Tyler graduated from Saline High School in Saline, Michigan. He has been an active leader at Anchorhouse Christian Fellowship. He completed his senior research on the use of microreactors to produce pharmaceutical precursors. He was the recipient of a GRO Fellowship for Undergraduates sponsored by the EPA. Tyler completed a summer working in Cinncinati for the EPA's National Risk Management Research Laboratory, and spent a summer in San Francisco with the American Chemical Society's Nuclear Summer School. Tyler will be pursuing his PhD at Washington State University in the Fall.
"I can't tell you how much the chemistry faculty has helped me during the last couple of years. Tremendously is the word that comes to mind."
Attending Pharmacy School at Ferris State University
"I have especially enjoyed seeing undergraduates get involved in fairly high-powered research projects. Many of these projects are better than a typically masters thesis. For example, a former student of mine presented his data at a national meeting and was awarded the top student presentation. He was competing against numerous masters and graduate students at that meeting. LSSU's small size allows professors to work directly with motivated students and the faculty are truly interested in student success."
--Marshall Werner, Ph.D
Character- ization of Yellow Pigments in Freshwater Flavo- bacteria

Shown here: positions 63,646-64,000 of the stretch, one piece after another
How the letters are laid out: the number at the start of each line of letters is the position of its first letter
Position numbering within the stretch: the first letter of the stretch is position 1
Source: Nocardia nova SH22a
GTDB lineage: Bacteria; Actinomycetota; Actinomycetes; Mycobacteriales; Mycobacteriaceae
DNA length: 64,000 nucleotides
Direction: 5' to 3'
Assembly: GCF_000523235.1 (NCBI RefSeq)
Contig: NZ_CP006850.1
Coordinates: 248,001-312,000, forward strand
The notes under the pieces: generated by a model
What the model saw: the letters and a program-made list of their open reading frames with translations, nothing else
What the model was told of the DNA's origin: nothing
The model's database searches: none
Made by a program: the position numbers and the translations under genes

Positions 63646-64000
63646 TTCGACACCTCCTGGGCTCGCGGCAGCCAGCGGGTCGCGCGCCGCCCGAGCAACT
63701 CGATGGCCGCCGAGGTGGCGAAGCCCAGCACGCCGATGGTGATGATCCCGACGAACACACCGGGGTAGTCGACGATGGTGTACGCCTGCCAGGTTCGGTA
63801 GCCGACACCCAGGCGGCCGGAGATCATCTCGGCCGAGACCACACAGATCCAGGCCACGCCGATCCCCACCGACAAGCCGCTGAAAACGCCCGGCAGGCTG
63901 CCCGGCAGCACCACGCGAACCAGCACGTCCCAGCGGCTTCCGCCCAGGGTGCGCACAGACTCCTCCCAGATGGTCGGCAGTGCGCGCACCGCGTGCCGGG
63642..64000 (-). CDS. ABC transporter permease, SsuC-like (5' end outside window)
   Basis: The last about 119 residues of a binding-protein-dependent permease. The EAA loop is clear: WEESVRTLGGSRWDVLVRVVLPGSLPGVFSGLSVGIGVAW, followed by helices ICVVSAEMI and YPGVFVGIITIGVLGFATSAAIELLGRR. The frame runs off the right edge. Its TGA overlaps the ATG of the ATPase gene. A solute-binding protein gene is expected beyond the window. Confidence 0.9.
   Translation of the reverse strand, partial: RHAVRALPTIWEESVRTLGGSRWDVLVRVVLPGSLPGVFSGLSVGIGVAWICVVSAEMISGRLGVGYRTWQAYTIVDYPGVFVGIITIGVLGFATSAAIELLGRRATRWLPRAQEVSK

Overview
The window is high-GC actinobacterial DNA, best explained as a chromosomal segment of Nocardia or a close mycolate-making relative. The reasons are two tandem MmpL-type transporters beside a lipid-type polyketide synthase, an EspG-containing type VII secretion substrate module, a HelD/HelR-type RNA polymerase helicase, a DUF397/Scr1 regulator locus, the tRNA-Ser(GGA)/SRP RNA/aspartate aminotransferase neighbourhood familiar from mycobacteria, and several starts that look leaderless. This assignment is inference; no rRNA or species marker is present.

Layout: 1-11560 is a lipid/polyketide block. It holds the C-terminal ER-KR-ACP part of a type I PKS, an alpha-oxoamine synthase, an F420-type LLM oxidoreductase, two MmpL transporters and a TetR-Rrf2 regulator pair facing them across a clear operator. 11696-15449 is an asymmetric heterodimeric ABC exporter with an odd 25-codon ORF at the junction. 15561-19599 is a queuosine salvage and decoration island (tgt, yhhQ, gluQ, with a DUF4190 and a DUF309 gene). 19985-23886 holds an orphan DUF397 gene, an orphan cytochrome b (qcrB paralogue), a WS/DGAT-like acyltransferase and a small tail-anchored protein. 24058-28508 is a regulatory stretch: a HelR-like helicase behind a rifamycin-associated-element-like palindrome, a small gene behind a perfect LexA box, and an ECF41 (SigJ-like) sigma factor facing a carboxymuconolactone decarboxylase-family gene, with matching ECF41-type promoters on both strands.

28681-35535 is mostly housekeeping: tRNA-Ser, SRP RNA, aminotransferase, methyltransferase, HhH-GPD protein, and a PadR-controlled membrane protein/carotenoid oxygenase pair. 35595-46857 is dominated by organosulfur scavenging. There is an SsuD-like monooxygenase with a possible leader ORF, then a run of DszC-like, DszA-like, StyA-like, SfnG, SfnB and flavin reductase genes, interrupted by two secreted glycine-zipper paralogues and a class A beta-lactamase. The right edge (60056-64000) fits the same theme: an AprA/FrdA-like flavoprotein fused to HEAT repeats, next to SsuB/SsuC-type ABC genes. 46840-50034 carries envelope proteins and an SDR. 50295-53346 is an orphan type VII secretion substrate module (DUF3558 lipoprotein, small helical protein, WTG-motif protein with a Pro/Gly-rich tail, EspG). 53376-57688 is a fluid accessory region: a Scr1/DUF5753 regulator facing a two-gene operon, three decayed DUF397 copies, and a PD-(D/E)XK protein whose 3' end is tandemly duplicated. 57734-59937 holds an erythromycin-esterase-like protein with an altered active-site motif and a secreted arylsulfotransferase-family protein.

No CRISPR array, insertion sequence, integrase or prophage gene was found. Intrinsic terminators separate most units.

The yellow color of Flavobacteria is due to the presence of carotenoids and flexirubin-type pigments. These complex chemical structures have shown to produce antioxidant properties, as well as antibacterial activity. The KOH test and reverse-phase high performance liquid chromatography (HPLC) was used to characterize carotenoid and flexirubin pigment production in three strains of Flavorbacteria: FR 87, FR Y, and FR 93. Optimization of pigment and separation was performed by quant-prep HPLC. Separation of four pigment fractions from each strain was attained using semi-prep HPLC. Antibacterial activity of the pigment fractions was tested using a MTT Assay. Fexirubin biosynthesis genes, darA and darB, of related pigment producing Flavobacteria were used to compare flexirubin pigments in FR 87. The three strains were determined to produce the carotenoid, Zeaxanthin. FR 87 produced 13 flexirubin pigments, FR Y produced 14 flexirubin pigments and FR 93 produced 20 flexirubin-type pigments. It was determined that compounds in all three strains demonstrated antibacterial activity. The flexirubin biosynthesis gene, darA, is 89.9% similar to Flavobacterium johnsoniae, and 73.2% similar to Flavobacterium psychrophilum.